Go See Do Photography

A Lot of Travel, A Little Bit of History, and a Whole Bunch of Photos

Tag: history (Page 1 of 3)

Grand Canyon National Park: Desert View

View from the Watchtower at Desert View

I don’t know about you, but when I think of the desert, I think of snow. No? You don’t? Well, my first experience in the desert was 2 days of rain then driving north to discover several feet of snow. I was excited to experience dry heat on this trip and it felt exactly the same as the air feels in Michigan. For an area called Desert View, this, while still beautiful, was not the landscape I was expecting, even in February.

The Desert View Watchtower (below) is the man made landmark of this part of the park. Built in 1932 by architect Mary Elizabeth Jane Colter, it is meant to replicate towers in other southwestern cities. The tower was built to blend in with its surroundings. Colter herself described it as “One that would create no discordant note against the time-eroded walls of this promontory…The color and texture of this weathered surface rock naturally matched our terrain as none other could, but we were at the necessity of using it in just the shape it was found, as any tool mark became a conspicuous scar on the face of our walls. So we were obliged to select carefully for size and shape every unit of stone built into our masonry.” (NPS)

Climbing the watchtower affords great views of the canyon and the surrounding landscape. The interior of the tower on the first floor is decorated with paintings by a Hopi artist. Paintings on higher floors are replicas of those found in other southwestern sites. The paintings help get you in the mind set up the people who lived in the places many years ago. I imagine if you visit in the summer months, the watchtower gets very crowded, but it was relatively empty on this cold, snowy February day.

Thanks for stopping by! If you like my photos be sure to “like” my Facebook Page, follow me on Instagram, and Flickr! You can purchase prints on Etsy and Fine Art America. To see inside my camera bag, check out my Gear Page. For information about our new Guided Photography Tours, visit GuidedPhoto.com.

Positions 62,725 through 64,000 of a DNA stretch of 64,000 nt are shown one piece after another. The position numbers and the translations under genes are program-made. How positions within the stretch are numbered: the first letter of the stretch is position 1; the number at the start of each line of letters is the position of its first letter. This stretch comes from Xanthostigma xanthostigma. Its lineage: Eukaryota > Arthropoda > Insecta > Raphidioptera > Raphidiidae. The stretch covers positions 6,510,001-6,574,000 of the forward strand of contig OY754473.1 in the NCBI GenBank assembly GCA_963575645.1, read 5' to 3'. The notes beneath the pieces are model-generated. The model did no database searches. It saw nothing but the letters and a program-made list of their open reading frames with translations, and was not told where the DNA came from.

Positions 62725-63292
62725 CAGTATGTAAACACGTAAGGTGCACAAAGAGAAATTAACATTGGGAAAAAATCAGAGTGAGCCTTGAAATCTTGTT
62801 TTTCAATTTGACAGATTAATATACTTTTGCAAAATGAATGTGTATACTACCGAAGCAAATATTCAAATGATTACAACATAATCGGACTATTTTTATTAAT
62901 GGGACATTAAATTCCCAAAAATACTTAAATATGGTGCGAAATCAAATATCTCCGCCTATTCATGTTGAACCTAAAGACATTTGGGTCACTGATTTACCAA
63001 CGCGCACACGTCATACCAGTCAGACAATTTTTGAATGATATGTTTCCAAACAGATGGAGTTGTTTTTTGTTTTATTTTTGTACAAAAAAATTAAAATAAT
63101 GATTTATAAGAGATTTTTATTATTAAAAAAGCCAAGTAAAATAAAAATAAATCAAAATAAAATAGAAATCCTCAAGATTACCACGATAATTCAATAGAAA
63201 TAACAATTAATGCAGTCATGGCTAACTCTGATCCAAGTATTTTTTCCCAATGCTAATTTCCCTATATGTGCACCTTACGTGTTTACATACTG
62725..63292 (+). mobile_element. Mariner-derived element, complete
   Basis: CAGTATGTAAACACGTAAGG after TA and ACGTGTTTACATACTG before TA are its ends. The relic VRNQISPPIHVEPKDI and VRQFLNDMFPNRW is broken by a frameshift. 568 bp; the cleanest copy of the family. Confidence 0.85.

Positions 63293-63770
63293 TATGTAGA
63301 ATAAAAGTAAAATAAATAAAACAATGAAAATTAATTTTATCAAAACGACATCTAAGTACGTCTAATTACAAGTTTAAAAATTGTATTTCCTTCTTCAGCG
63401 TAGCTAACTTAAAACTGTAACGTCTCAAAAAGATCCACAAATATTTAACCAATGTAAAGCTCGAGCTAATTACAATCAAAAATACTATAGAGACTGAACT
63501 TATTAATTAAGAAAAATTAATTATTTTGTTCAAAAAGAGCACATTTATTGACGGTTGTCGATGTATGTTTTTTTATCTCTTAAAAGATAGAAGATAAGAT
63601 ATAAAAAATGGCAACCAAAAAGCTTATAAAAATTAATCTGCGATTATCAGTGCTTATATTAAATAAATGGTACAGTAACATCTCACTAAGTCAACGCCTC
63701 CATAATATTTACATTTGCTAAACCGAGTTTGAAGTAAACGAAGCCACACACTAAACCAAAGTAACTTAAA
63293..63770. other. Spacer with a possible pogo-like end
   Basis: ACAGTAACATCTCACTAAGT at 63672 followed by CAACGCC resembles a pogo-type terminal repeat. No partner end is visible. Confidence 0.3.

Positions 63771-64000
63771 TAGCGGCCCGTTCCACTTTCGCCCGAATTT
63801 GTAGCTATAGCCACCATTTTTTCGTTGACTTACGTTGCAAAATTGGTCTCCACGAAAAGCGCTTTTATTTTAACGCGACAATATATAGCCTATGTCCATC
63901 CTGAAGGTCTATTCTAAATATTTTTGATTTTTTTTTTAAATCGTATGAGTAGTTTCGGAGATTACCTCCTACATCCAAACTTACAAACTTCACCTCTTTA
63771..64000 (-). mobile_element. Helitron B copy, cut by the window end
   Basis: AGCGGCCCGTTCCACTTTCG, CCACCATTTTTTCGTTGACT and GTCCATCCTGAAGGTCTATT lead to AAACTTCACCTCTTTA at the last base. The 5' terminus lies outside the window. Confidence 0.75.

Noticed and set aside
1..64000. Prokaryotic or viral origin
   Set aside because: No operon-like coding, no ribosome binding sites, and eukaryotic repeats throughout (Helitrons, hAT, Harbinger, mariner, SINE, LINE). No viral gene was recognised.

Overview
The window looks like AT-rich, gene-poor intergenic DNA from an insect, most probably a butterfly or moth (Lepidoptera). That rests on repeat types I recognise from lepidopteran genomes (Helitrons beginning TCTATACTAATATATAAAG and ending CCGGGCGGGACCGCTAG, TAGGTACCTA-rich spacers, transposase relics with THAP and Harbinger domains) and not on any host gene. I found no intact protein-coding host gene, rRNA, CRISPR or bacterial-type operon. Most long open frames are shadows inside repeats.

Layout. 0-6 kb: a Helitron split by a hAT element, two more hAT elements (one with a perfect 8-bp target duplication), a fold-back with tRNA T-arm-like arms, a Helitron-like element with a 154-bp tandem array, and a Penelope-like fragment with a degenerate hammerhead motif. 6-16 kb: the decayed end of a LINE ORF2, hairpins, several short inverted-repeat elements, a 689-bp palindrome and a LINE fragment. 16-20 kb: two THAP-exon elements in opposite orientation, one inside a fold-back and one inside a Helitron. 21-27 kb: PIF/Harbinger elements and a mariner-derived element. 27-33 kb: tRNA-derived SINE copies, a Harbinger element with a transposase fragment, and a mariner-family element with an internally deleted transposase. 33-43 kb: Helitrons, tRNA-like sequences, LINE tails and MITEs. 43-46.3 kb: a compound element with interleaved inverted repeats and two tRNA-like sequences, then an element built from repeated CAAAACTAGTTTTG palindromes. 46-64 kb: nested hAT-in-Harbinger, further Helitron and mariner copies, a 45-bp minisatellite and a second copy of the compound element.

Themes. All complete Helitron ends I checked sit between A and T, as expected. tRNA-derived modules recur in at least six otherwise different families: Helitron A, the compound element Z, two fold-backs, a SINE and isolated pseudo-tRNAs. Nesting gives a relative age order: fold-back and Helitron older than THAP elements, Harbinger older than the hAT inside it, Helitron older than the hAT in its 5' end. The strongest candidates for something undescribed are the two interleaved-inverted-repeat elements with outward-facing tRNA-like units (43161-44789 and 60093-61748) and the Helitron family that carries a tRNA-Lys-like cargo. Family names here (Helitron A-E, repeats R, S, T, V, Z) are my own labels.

Kolb Studio

Kolb Studio at the trailhead of the Bright Angel Trail

The Historic Kolb Studio was built in 1905 and was originally a family home and photography studio of Ellsworth and Emery Kolb. The brothers were thrill seekers and were known to do crazy things to photograph of the Grand Canyon. They made their money photographing tourists riding mules down the canyon. They would develop the photos and the tourists would pick them up when they got back to the top of the canyon.

When the brothers first arrived at the Grand Canyon, they set up their first studio in a tent. Being that this is a desert and the closest water is 6,000 feet below, they had to get creative to find water to develop their photographs, like a muddy cow pond near the studio. Of course a dark room is essential to film photography and tent does not get dark enough to successfully develop film. So, they took over an abandoned mine shaft for that task.

The location of Kolb Studio was no coincidence. It is perched precariously at the top of the canyon, right at the trailhead of the Bright Angel Trail (the trail that goes to the bottom of the Grand Canyon). The brothers charged tourists $1 per mule that went down the trail, which was pretty expensive in those days, but was preferable to walking. The Kolb family operated the studio for over 75 years, until Emery’s death when the building was acquired by the National Park Service (grcahistory.org).

Now, the building is on the National Register of Historic Places. It currently serves as a gift shop and a museum to the Kolb brothers and Grand Canyon art. If you are looking to take home a qualitity photo of the canyon, stop by the Kolb Studio. They had the best photos we saw in any of the park stores.

Thanks for stopping by! Check back next week to hear more about our trip to the Grand Canyon! If you like my photos be sure to “like” my Facebook Page, follow me on Instagram, and Flickr! You can purchase prints on Etsy and Fine Art America. To see inside my camera bag, check out my Gear Page. For information about our new Guided Photography Tours, visit GuidedPhoto.com.

The House of Seven Gables

Salon in the Turner-Ingersoll Mansion with hand painted wallpaper

The Turner-Ingersoll Mansion, also known as The House of Seven Gables, is located in Salem, Massachusetts. It was built in 1668 by Captain John Turner and is the oldest timber frame house on its original foundation in the United States.  What is the significance of this old, New England home? It was the setting of Nathaniel Hawthorne’s 1851 novel, The House of Seven Gables.

Unlike The Wayside, Hawthorne never lived in this home, but he often visited his cousin, Susanna Ingersoll who regaled him with stories of the home. At the time that Hawthorne visited, four of the gables had been removed to match current architectural trends, but Ingersoll showed her cousin the beams and mortises in the attic illustrating where the additional gables used to be. If you’ve ever read the story, you know that the house is practically described as an additional living character.